Notes to self

How I wrote Kamal Handbook in 5 weeks and sold 300+ copies at the same time

I unexpectedly wrote a second book. And I unexpectedly sold 300 copies while making it.


The idea of Kamal Handbook came after spending more time deploying with the tool and seeing my Kamal blog post trending.

But the thing was I didn’t want to write another book. And in fact, the main selling point of Deployment from Scratch was that it didn’t focus an any particular deploy tool.

Kamal changed this perspective for two reasons. I genuinely liked the tool and I could be the first author to publish something on Kamal. I wouldn’t do it if such a book existed.

So I conviced myself that if I can do this in ~ 5 weeks, I should.


The biggest change from my last book was giving myself a short window to finish. This was rather a necessity because I didn’t have more time.

I had to return to my other projects and responsibilities.

But I knew this was possible because:

  • I already figured out a lof of the configuration from running Kamal
  • I already published 2 blog posts on the topic
  • I didn’t have a full-time job

I was also more experienced in everything from writing to selling because of my first book. I skipped many things I did for my first book and went straigh to creating.

I decided to write the whole book in a single document without splitting it to chapter pages. This and the deadline helped me to keep the book short. 94 pages long in the end.


This time around I skipped creating a landing page, a mailing list, or a cover. I went to create a Gumroad page with a temporary logo and tweet that I am preselling.

I presold 30 copies on the first day and 42 the following one. A bigger audience of ~ 2900 followers and being on a trend of a new tool certainly helped me big time.

You see, my first book is on a timeless topic, something every web dev should go through at some point. That’s great, but it misses the pressure to buy in the moment.

Kamal Handbook is about what people are talking and figuring out right now. About the present. And that’s powerful.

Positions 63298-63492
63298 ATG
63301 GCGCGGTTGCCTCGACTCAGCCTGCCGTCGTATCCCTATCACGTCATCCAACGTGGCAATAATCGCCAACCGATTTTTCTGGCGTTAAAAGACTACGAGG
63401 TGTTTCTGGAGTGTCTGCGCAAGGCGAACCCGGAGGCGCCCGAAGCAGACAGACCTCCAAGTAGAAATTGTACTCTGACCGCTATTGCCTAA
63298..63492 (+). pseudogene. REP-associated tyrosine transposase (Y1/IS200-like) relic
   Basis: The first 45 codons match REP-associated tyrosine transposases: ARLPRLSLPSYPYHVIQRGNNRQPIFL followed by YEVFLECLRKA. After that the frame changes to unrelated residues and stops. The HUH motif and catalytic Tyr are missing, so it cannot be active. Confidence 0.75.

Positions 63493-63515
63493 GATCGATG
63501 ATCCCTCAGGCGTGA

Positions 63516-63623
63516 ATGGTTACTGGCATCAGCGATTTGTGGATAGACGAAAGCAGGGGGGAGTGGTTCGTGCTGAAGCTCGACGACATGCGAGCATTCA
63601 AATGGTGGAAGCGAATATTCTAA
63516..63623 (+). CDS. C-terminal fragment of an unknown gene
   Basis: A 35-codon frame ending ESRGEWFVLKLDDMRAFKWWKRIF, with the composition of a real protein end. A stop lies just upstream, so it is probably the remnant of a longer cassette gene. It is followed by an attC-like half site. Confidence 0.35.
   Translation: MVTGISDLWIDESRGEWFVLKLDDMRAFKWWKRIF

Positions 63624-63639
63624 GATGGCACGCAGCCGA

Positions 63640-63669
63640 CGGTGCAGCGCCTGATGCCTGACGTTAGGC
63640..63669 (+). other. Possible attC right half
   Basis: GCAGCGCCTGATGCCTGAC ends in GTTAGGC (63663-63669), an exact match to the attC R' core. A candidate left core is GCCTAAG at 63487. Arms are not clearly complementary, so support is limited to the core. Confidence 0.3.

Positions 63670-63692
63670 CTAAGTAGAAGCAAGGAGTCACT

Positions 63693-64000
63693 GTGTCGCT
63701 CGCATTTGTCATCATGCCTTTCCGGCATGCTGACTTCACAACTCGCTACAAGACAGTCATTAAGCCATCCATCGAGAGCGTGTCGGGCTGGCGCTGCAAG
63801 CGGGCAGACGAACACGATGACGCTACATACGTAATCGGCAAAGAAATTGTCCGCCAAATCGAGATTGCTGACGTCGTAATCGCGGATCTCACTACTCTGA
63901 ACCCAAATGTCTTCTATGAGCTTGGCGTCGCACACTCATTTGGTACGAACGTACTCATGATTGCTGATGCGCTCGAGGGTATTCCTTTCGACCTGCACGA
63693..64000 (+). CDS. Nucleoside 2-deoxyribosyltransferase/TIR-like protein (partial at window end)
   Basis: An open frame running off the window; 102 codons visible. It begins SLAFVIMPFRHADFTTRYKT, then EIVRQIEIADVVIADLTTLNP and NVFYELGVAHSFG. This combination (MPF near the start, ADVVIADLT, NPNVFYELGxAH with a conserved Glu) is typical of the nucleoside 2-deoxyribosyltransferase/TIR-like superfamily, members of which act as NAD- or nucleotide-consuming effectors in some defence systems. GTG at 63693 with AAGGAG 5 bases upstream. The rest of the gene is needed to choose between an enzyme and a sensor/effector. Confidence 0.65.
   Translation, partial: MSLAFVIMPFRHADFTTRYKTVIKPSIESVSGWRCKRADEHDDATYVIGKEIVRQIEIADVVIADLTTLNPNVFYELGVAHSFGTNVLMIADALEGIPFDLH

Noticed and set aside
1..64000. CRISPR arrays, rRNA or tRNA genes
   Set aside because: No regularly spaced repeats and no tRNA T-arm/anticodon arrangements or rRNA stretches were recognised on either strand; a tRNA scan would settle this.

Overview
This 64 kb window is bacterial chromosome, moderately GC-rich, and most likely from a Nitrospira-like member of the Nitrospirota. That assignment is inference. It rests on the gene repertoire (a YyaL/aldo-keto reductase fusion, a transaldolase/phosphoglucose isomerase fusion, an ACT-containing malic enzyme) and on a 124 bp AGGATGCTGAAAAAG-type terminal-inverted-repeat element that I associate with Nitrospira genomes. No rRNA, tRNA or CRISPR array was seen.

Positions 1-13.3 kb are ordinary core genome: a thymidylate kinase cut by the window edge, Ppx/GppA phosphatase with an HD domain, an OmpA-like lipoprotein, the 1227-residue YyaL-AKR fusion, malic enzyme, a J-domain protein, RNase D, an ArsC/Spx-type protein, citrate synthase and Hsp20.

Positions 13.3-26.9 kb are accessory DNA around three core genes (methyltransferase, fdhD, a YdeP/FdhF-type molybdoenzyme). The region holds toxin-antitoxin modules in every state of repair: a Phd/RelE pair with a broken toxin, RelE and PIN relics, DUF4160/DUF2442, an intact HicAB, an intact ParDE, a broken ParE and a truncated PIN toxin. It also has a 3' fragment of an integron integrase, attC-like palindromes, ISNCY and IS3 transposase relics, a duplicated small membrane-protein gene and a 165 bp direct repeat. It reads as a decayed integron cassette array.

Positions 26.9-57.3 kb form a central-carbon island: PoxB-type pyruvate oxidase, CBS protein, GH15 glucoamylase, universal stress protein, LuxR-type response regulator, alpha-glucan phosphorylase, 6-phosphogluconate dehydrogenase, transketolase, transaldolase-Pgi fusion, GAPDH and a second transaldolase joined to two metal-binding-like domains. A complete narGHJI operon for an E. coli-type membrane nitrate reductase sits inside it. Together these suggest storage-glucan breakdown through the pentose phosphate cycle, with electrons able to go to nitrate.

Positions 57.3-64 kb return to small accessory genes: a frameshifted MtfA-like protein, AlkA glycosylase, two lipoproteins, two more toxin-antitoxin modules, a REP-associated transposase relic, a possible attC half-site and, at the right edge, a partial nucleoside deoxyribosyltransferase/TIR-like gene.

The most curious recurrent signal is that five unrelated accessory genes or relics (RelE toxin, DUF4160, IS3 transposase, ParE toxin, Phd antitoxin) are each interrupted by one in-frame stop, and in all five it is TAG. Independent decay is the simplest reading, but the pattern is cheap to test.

I presold 165 copies in the end before the launch day by tweeting the progress I am making.


The launch happened again on Twitter. I sold 39 copies and around 100 the days that followed. Since I was moving fast, I skipped some things I usually do.

I did finished up the website, but I haven’t even put a tracking code on it, so I don’t know how many people were there around the launch or what the conversion rate is.

I was also happy that I managed to get some good feedback from early readers. I haven’t skipped this part despite all the rush. If you are writing something, always get draft feedback.

I also got a lovely foreword by Donal McBreen just in time for the launch. This was completely unplanned, but once I got an email from him I kindly asked him for this favour.

The timing was perfect, all came together at the right time. I felt the momentum and released just before Easter to have a well-deserved rest after this sprint.

I reached 300 copies sold some days after the launch.


The main marketing was without a doubt my Twitter account. I haven’t even wrote a blog post about the book this time around, I just went straigh to writing.

Before launching I posted to a Rails subreddit and did an announcement in partnership with Short Ruby Newsletter to gain some more traction and momentum.

After the launch, I also posted to 3 more subreddits and appeared in Ruby Weekly. None of that move the needle by much as most of the sales already happened.


I had a blast making this book. I sold 360+ copies in total and got 7 five-star reviews to date.

I am a serial author now I guess as I have 2 books to my name.

Work with me

I have some availability for contract work. I can be your fractional CTO, a Ruby on Rails engineer, or consultant. Write me at